The government counters that this is a proper exercise of Congress's ability to attach conditions to the receipt of federal funds. Congress reserved the right to amend the Medicaid conditions, and has done so numerous times over the years. Furthermore, with this expansion the federal government will assume most of the cost for the newly eligible. At the outset the federal match will be 100 percent, ratcheting down to 90 percent by 2020. Indeed, some non-party states have previously filed amicus briefs in support of the expansion, arguing that it will help financially stabilize their programs.

Supremacy Clause & Tenth Amendment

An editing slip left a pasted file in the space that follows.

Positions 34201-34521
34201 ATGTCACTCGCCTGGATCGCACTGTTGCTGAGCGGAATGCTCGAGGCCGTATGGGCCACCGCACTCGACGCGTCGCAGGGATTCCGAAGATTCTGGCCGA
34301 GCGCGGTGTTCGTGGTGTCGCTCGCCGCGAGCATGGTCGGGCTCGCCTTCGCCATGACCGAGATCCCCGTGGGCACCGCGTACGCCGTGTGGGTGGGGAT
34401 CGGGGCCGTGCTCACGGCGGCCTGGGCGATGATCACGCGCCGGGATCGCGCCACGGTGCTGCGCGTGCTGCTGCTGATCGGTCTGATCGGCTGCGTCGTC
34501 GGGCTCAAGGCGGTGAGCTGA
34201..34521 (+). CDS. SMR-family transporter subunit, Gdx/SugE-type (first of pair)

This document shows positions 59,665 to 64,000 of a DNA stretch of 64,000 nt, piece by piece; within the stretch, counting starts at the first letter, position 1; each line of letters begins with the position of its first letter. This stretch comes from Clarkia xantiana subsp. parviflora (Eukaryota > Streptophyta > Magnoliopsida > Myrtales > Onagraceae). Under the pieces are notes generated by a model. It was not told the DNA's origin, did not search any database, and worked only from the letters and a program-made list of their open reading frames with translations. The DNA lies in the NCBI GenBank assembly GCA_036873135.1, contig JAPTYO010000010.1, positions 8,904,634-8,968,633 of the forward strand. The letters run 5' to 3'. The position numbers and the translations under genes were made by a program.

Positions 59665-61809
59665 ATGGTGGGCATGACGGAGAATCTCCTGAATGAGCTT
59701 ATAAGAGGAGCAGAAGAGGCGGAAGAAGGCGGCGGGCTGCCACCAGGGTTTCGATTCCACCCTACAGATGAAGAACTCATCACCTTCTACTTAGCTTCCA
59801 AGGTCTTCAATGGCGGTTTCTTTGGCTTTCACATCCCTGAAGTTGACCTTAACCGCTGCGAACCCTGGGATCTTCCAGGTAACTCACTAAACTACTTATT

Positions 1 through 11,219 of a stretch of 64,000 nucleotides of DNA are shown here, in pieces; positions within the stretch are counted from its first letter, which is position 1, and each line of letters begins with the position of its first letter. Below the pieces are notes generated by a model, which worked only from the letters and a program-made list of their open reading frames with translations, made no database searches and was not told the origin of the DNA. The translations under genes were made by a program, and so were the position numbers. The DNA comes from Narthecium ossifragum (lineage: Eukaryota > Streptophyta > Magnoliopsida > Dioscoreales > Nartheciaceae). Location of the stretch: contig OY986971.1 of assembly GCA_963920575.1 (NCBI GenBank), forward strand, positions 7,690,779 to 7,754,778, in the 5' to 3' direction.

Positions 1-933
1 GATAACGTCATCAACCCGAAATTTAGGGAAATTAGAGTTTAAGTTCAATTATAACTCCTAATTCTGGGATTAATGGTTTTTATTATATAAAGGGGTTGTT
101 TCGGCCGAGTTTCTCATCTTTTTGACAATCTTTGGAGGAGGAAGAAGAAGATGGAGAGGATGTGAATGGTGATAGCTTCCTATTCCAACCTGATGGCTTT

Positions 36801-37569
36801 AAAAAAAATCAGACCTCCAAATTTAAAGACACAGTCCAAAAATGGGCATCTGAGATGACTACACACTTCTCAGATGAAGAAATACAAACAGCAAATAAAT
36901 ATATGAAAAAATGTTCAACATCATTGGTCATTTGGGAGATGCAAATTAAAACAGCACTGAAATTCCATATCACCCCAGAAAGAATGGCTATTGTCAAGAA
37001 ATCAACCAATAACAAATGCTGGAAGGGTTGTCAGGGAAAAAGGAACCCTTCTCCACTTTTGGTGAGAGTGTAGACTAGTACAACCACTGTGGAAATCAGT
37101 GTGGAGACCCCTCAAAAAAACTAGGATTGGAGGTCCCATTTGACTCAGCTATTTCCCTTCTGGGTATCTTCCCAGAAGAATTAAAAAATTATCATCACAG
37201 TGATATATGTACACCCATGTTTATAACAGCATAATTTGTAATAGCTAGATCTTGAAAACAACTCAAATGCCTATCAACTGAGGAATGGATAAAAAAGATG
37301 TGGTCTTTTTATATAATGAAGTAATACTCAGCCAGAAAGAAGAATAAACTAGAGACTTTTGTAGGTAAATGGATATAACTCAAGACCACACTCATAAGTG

The last constitutional provision implicated in major arguments made against ACA is the Supremacy Clause, which mandates that state judges must follow federal law when it is enacted pursuant to constitutionally authorized powers. Essentially, opponents argue that ACA overextends the federal government's power to force states to comply with federal law. Similar claims have also been made alleging that the federal government illegally usurped states' rights to regulate health care on their own (a topic discussed more in-depth under State Legislative Action). JURIST Guest Columnist Steven Schwinn of the John Marshall Law School in Chicago finds these arguments unconvincing and ungrounded in Constitutional text when evaluating the Eleventh Circuit ruling that the individual mandate is unconstitutional in Forum: